Let’s look at the price:

For a 12GB card you are looking at around $250–$280.

Much more accessible.

These are worth it for general programming and development of graphics/AI at home.

You can run a model with this using model compression.

Though I would still recommend shilling out another $200 for the extra 4GB of VRAM

At 12GB you would have to exit all GPU intensive programs and dedicate the entire GPU to the AI.

Just those 4GB will massively improve model performance and give you a little wiggle room to run a video game or GPU programs in the background.

Methodology for saving money

Where you need 60GB-80GB of VRAM to train/fine-tune you only need about 30GB to actually host the model.

For this reason I recommend always always always renting a high performance rack for fine-tuning and training.

If you train on your own GPU, your requirements sky rocket for the same model power.

It takes much less GPU power/VRAM to use a model rather than train or fine-tune a model.

You will save yourself a lot of hassle training remote.

Here is a vendor price for this: 

Look at those wonderful prices. Mwah! at this time provides the cheapest model renting per hour on the space. 

Yes if you multiply the usage/hour to an entire month it is extremely expensive.

But, you only need the model running for 20–40 hours or so, depending on your dataset.

The basic idea is to get a low parameter model like 0.5B or 1.3B and train/tune it on your custom dataset.

Because of how the transformers library works all you need to do is replace the name of the model in the script and it is ready for training,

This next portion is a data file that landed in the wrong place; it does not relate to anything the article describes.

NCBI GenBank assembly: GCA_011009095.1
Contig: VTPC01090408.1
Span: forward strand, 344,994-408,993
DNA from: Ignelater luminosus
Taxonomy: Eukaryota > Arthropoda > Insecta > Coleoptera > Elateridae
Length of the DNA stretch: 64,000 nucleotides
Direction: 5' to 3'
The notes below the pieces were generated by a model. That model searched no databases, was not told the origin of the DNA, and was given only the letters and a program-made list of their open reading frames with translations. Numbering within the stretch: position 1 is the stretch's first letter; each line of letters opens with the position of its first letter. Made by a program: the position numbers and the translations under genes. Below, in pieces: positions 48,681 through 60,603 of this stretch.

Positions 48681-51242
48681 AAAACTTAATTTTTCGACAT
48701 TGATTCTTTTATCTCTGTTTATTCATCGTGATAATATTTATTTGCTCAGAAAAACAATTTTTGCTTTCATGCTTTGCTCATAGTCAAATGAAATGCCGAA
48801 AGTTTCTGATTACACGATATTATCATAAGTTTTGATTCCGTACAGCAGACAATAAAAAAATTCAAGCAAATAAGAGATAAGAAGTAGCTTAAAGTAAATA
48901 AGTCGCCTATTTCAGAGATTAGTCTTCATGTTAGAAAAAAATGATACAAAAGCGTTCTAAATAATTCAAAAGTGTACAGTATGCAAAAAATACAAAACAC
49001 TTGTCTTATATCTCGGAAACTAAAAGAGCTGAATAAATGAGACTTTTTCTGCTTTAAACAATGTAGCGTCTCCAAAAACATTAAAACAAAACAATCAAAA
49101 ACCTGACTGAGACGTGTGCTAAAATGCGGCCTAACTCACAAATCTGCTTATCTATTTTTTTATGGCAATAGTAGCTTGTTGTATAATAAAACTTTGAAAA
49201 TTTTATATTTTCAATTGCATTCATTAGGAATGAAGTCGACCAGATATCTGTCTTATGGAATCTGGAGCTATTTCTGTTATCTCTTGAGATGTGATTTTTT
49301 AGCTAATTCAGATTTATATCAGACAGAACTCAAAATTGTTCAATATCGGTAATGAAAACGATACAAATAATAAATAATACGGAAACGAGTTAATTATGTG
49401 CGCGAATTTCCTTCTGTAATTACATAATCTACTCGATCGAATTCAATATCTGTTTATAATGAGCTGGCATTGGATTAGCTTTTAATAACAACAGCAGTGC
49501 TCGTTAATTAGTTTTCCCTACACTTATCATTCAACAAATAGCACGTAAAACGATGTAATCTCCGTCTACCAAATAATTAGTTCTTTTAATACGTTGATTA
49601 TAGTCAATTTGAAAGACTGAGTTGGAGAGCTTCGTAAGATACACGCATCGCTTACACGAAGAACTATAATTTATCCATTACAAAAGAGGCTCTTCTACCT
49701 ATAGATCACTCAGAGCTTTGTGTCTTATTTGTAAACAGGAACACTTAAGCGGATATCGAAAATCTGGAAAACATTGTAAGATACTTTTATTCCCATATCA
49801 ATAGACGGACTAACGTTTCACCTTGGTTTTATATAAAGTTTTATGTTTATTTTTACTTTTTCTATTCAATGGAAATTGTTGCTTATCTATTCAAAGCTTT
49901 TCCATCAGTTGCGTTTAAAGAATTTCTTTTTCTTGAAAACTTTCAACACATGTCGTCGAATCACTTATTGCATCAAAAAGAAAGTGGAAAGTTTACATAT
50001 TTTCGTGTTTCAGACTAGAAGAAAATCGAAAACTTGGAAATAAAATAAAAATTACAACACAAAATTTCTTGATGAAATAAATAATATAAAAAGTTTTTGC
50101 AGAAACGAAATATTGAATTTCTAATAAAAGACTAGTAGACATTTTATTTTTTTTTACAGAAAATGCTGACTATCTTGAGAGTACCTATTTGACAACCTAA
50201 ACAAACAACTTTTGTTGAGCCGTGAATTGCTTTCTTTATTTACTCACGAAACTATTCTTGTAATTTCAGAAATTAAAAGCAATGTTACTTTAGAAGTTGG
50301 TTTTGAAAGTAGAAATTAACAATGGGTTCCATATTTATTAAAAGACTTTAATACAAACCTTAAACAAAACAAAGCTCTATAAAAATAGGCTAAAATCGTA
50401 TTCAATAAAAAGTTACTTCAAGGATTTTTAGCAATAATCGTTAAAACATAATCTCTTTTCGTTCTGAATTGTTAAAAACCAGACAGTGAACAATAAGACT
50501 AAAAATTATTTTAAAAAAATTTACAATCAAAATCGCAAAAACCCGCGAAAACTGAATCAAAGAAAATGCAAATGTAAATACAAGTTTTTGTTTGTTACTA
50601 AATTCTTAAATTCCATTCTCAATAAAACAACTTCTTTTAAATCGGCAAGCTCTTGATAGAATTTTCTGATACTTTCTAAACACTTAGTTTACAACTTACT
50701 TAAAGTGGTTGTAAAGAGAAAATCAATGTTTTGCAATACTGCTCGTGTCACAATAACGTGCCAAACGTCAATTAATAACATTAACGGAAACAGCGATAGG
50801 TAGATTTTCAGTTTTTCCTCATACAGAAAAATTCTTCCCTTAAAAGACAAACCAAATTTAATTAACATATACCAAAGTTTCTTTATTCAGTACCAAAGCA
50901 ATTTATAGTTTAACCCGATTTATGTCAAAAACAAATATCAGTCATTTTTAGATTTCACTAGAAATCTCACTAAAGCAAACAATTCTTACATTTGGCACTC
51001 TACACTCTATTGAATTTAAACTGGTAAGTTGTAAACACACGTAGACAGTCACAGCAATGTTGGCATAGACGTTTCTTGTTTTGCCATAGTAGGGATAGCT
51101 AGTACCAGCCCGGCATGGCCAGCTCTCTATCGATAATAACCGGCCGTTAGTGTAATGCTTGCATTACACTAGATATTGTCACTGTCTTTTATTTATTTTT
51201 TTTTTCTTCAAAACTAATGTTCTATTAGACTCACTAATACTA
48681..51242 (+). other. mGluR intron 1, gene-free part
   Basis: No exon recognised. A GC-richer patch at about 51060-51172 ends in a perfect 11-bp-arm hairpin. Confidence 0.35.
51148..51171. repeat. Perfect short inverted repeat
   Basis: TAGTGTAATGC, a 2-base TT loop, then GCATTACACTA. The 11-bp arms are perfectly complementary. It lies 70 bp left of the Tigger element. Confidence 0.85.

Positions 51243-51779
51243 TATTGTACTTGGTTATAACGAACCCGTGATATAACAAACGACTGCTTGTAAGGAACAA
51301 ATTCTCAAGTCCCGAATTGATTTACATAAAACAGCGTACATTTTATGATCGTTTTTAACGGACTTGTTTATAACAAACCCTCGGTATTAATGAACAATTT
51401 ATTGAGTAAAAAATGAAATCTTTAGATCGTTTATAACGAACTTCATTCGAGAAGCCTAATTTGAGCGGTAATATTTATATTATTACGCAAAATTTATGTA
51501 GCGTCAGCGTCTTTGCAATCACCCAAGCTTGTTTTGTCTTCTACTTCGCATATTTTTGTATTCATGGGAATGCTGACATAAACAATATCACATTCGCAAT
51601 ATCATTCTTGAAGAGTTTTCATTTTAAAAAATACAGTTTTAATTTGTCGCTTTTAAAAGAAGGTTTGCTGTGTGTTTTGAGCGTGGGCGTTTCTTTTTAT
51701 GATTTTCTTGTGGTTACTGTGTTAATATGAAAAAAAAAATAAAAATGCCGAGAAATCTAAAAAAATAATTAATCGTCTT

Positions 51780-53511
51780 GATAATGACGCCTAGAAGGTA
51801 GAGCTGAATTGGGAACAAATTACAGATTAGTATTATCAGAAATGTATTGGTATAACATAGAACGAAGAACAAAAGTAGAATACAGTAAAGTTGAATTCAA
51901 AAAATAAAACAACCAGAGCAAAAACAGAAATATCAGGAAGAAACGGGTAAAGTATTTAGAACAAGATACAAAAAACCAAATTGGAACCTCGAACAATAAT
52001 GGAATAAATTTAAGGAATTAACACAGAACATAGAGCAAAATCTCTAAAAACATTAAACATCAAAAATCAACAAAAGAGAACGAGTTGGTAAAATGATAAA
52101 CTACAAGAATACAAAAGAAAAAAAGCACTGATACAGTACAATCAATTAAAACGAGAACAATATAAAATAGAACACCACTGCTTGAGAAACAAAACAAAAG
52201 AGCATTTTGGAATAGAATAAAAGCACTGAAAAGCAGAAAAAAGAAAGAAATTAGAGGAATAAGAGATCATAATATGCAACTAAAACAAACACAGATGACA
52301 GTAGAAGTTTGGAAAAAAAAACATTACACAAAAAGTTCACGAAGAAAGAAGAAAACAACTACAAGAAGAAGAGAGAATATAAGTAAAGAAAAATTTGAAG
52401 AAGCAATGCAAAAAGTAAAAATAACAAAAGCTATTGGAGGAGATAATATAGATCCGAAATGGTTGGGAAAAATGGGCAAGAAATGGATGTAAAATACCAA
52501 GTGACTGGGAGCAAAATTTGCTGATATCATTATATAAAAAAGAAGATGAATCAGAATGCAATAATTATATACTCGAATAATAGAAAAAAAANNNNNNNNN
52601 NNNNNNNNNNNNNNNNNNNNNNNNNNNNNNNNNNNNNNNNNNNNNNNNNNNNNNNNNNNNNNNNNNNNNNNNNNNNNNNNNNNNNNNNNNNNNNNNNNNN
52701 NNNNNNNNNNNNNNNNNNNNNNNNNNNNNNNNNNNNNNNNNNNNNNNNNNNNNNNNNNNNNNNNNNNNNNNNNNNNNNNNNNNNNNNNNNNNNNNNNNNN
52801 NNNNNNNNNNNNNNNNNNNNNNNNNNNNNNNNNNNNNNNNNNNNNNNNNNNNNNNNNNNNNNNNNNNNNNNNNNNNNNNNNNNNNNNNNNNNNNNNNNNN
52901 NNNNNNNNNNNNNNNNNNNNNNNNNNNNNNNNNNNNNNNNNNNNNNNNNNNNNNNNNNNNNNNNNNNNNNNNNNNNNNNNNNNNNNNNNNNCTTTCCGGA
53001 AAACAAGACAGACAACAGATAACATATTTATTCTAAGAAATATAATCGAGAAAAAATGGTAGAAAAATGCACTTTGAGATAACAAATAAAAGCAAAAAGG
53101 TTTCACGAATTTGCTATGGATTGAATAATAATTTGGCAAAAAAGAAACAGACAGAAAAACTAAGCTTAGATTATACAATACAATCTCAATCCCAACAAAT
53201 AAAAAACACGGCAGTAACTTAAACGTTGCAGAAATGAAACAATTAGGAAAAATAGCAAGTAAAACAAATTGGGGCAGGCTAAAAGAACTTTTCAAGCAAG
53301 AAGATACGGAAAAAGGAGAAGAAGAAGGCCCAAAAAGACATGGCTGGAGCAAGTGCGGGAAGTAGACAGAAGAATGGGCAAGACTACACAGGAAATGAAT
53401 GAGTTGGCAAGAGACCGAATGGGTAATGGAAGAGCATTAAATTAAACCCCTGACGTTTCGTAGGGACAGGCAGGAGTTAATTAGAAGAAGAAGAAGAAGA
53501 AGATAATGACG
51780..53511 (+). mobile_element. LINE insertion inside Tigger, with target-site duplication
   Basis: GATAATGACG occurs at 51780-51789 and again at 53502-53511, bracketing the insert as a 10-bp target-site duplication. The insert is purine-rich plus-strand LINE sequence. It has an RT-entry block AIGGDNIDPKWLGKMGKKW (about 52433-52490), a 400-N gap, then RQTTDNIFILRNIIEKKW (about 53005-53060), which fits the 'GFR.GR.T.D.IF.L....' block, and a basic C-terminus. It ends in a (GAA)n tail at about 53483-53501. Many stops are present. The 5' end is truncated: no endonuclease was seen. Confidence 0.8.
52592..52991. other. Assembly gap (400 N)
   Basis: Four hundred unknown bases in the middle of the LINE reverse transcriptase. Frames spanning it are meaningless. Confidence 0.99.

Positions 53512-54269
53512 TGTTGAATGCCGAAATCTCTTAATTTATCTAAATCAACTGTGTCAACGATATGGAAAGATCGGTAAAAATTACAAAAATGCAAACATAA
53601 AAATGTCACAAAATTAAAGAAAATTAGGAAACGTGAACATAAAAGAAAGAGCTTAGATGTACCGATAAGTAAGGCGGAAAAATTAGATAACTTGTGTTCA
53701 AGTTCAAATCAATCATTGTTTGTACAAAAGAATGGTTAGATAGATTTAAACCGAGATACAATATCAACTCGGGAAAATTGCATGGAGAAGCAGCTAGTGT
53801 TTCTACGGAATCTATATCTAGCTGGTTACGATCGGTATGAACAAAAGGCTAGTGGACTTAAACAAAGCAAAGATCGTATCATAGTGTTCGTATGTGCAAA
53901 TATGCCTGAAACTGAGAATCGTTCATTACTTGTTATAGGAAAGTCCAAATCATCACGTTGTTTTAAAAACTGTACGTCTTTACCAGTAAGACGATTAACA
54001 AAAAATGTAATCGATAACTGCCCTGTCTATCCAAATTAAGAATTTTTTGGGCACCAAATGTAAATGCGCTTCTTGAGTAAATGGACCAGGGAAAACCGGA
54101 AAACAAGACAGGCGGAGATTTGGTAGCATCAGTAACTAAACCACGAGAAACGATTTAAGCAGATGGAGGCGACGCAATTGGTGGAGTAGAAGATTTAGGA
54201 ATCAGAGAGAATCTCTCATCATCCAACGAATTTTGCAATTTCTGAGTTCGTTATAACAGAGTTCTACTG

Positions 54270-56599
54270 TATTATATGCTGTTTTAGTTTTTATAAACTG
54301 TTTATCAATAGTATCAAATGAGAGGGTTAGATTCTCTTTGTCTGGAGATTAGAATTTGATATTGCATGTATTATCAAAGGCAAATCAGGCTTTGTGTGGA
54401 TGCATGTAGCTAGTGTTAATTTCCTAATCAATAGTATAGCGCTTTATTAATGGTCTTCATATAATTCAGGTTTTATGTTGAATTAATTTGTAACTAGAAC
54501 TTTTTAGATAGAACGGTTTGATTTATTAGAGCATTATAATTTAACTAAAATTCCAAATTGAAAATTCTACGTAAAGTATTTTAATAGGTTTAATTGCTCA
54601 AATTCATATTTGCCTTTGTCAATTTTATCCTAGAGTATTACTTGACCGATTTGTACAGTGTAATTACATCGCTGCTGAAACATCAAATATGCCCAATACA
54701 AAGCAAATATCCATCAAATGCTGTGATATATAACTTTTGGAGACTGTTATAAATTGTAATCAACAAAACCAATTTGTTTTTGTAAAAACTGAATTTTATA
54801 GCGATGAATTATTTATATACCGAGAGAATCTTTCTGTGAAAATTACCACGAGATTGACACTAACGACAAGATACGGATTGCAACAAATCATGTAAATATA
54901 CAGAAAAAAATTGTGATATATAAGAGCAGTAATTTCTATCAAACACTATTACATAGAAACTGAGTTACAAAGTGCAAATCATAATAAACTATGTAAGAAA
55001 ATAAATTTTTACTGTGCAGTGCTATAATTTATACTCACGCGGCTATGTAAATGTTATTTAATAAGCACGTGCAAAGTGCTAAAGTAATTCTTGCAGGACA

The basic steps for using a remote training GPU is this:

  1. At a low parameter count create a fine-tune or training script
  2. Replace the model name with a high parameter count
  3. Convert the script to a python file
  4. Run and tune the script on the remote server
  5. Upload the new model to HuggingFace
  6. Delete and remove the GPU server
  7. Use your custom LLM

It all starts with pricing, and those points I just made are your options. 

Why the transformers library for beginners

Lets say you have chosen your path and model parameter count. How would I get started learning language models?

Well, you don’t need much.

In reality you just need some p̶y̶t̶h̶o̶n̶ ̶s̶k̶i̶l̶l̶s̶, I mean Chat-GPT premium.

The HuggingFace transformers library has abstracted away so much of machine learning, you don’t need some massive PhD to get started.

All you need is a working script you can find on google, replace the model name and copy paste into Chat-GPT to explain things.

I know “use Chat-GPT” won’t age well, but if its 2026+ when you are reading this, just replace Chat-GPT with the best language model vendor of your time.

These abstraction libraries give immense power for little skill.

After some time using the transformers library you can switch to pure PyTorch or start getting more granular on how you train models.

Just use a custom model

The first and foremost thing is to simply learn to use different models with the transformers library.